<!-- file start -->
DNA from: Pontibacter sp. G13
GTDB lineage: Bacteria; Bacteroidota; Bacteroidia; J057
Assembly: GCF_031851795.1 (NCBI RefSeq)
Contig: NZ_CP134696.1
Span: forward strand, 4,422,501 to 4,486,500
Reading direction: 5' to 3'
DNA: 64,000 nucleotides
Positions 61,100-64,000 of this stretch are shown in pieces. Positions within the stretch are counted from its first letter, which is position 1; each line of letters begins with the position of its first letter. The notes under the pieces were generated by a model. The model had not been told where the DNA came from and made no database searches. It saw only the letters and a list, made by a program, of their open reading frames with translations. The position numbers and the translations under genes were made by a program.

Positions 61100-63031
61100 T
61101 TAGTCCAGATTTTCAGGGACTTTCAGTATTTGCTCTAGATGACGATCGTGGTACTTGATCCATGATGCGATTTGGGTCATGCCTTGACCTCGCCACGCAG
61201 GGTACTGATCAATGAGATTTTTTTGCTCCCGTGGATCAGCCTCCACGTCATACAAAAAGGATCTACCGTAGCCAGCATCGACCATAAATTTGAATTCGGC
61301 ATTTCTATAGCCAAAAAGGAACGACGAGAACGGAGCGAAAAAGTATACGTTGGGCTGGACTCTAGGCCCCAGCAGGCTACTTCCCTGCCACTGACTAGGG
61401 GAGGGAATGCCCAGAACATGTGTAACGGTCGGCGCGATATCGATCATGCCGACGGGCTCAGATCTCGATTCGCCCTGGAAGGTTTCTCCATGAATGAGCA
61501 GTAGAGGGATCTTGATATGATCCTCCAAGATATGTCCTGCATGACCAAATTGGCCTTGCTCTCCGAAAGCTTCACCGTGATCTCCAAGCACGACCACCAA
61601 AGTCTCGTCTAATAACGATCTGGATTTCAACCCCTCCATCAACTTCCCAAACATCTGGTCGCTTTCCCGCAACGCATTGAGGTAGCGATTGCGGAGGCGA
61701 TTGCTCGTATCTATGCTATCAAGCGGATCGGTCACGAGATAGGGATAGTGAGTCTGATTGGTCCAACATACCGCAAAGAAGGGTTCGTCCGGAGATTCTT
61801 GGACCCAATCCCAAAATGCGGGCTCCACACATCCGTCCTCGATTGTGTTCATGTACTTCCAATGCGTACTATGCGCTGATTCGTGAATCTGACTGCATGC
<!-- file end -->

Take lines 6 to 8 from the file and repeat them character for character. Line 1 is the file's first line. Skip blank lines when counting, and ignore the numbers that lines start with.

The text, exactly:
Reading direction: 5' to 3'
DNA: 64,000 nucleotides
Positions 61,100-64,000 of this stretch are shown in pieces. Positions within the stretch are counted from its first letter, which is position 1; each line of letters begins with the position of its first letter. The notes under the pieces were generated by a model. The model had not been told where the DNA came from and made no database searches. It saw only the letters and a list, made by a program, of their open reading frames with translations. The position numbers and the translations under genes were made by a program.